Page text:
Two weeks ago, the Wisconsin Court of Appeals released a decision concerning whether the federal Driver’s Privacy Protection Act requires law-enforcement agencies to black out identifying information from documents when responding to record requests.
The court’s ruling in New Richmond News v. City of New Richmond frees up the release of information on some reports, but not others.
The DPPA generally prevents the disclosure of personal information from state DMV databases. It was enacted in 1994 to deal with stalkers who might obtain home addresses from license plates and states that might profit from selling personal contact information to advertisers.
For a long time, nobody really thought the DPPA had anything to do with record requests submitted to law-enforcement agencies. That changed in 2012, when the 7th Circuit Court of Appeals ruled that police had “disclosed” personal information when they had left under a windshield wiper a parking ticket containing the name, address and even height of the recipient, along with similar details. After that case, a significant number of sheriffs’ and police departments around the state reacted (actually overreacted, in my view) by blacking out basic information from accident reports, incident reports, and citations. Among the details removed were the names of perpetrators.
The New Richmond case began when the New Richmond News requested incident reports and accident reports from the New Richmond Police Department. The department blacked out personal information, citing the DPPA, and the newspaper sued. The lower court ruled that two exceptions to the DPPA applied, meaning the removals were in fact improper. The parties bypassed the court of appeals and took the case directly to the Wisconsin Supreme Court, which split 3-3, sending the case back to the court of appeals.
The court of appeals ruled that one of the exceptions applied, but not the other. Under this ruling, accident reports — expressly required to be released by Wis. Stat. § 346.70(4)(a) – do not need to be blacked out in part, but incident reports do.
The court’s opinion was thoughtful and reasoned, but nonetheless flawed in two ways. First, the court completely failed to consider whether releasing an incident report to a record requester fell under the exception “(f)or any other use specifically authorized under the law of the State that holds the record, if such use is related to the operation of a motor vehicle or public safety.” The court concluded that accident reports fit that exception, but didn’t even discuss whether incident reports did.
In my opinion, they do. My organization, the Wisconsin Institute for Law & Liberty, filed a lawsuit against the Jefferson County Sheriff’s Department when it blacked out from incident reports and a citation the name of a woman who vandalized a GOP booth at the Jefferson County Fair. That lawsuit ended happily when the Sheriff agreed to turn over the complete records, but it demonstrates that incident reports can very frequently (if not always) be related to public safety.
By definition, an incident report and citation are ways of documenting law-breaking behavior, which the public has a right to learn about. The police act in order to protect public safety. The release of such records is “specifically authorized” by the Open Records Law, and those records are related to public safety, so they should be exempted.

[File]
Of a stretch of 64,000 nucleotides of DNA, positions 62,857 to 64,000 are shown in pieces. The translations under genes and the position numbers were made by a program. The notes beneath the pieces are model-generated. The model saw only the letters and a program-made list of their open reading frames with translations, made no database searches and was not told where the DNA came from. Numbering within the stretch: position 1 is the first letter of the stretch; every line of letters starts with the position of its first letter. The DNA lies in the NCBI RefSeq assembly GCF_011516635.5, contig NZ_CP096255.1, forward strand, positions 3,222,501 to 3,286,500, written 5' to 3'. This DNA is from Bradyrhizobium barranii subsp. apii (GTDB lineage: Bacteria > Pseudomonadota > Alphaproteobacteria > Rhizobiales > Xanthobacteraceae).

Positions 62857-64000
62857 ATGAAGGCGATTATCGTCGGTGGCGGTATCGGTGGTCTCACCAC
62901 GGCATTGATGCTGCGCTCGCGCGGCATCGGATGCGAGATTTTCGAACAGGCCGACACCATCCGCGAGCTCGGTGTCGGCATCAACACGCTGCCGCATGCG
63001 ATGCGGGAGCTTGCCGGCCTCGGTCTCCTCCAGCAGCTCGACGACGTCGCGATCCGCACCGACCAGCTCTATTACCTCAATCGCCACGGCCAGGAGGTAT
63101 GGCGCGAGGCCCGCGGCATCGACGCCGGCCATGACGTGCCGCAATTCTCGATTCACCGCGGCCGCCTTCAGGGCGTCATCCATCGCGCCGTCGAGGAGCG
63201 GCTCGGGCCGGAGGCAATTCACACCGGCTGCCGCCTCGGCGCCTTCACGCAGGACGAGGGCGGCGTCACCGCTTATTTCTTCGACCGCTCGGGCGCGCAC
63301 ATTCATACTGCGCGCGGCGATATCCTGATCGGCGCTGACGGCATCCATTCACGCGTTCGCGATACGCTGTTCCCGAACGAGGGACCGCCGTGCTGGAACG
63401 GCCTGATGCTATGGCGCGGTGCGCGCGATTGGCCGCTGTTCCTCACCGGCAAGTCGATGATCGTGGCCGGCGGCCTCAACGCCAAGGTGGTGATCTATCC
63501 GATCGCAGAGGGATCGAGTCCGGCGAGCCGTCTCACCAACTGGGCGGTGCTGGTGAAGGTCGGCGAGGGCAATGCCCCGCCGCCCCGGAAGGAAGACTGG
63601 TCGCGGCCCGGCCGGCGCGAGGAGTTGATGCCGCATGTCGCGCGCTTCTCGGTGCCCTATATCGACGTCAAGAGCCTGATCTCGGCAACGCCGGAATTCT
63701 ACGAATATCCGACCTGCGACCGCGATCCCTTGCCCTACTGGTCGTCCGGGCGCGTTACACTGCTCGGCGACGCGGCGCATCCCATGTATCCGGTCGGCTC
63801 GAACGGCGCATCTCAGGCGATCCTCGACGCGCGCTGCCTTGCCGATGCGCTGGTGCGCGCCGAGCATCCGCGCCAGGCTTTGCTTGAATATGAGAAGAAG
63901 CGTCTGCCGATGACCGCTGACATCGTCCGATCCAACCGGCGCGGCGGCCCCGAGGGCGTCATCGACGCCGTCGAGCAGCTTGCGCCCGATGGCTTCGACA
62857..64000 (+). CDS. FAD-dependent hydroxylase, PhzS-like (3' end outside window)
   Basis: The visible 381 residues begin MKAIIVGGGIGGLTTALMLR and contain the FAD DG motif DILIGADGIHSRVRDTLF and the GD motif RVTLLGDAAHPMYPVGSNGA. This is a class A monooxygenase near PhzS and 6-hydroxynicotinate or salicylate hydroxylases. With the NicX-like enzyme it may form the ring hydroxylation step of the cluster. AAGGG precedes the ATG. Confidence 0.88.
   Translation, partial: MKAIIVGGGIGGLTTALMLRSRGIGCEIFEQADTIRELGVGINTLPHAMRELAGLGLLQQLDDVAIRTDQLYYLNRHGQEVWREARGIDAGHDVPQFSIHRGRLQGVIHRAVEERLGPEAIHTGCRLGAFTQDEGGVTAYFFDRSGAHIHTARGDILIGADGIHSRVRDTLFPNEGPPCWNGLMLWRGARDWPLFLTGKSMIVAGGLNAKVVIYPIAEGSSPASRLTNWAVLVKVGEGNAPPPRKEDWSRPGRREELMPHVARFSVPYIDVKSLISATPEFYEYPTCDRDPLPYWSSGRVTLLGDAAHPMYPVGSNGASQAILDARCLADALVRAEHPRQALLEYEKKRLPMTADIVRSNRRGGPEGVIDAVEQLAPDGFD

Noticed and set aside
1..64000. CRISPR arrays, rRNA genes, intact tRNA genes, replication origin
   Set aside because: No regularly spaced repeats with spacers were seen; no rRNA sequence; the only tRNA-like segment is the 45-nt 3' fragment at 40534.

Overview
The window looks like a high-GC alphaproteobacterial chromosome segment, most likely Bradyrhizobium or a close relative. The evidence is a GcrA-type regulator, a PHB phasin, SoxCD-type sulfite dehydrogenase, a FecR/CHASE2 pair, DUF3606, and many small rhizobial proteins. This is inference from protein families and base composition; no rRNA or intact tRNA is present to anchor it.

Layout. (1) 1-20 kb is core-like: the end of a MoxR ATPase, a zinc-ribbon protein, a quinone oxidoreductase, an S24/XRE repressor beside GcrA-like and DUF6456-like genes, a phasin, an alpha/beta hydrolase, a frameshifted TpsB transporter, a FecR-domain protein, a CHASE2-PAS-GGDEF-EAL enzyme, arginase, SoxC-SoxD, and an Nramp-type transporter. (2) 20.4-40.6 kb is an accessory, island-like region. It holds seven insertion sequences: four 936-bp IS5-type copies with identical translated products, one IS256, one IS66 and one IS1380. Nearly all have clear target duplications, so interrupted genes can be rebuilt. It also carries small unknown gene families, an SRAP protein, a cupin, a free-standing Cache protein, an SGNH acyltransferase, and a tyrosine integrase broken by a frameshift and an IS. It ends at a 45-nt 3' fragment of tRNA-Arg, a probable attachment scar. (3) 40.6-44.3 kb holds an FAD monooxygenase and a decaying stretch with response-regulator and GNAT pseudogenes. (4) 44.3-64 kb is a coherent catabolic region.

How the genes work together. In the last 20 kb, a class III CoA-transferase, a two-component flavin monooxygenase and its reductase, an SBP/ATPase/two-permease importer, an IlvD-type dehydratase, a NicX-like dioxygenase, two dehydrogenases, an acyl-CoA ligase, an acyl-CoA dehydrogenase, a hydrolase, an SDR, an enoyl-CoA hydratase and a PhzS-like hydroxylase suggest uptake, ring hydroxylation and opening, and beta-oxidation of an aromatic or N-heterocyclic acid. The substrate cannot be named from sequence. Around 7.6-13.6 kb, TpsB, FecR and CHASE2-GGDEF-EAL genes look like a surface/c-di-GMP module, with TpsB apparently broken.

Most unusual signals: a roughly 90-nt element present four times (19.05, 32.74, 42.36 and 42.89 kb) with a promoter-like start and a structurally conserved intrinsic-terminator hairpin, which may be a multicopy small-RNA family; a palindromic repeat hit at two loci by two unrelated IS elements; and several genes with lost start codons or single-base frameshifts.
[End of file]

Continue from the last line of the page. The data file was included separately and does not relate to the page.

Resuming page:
The second flaw is that, in dealing with the second exception, the court twisted the English language by concluding that fulfilling record requests is not a government “function.” The other exception is “(f)or use by any government agency, including any court or law enforcement agency, in carrying out its functions.” State law requires government authorities to fulfill record requests, so of course doing so is a “function” of government.
The court dismissed this obvious interpretation, however, because it didn’t like the result that would follow. It concluded that if DMVs had to directly turn over their databases in response to open-records requests, that would defeat the purpose of the DPPA. The court is probably right here.
But that’s a matter for the legislature to deal with, not the courts. The court shouldn’t ignore the plain meaning of the word “function,” for doing so leads to bad results.
On the bright side, the court also ruled that there should be no blacking out of information that is found on incident reports (and presumably other records) and that was merely verified in the DMV database, rather than obtained directly from it. So if the police ask witnesses and perpetrators their names, that shouldn’t be redacted even if they later check the name against the DMV’s database.
So here’s where we stand. Subject to commonsense balancing of privacy interests (generally speaking, home addresses and other highly sensitive information will always be redacted), the following rules apply:
- Accident reports will not be partially blacked out;
- Parts of incident reports and other documents will be blacked out if the information was obtained directly from the DMV; and
- Incident reports and other documents will not be blacked out in part if the information was merely verified by the DMV.
Of course, since both parties lost part of their arguments, either could seek a hearing before the state Supreme Court, which now will have seven justices.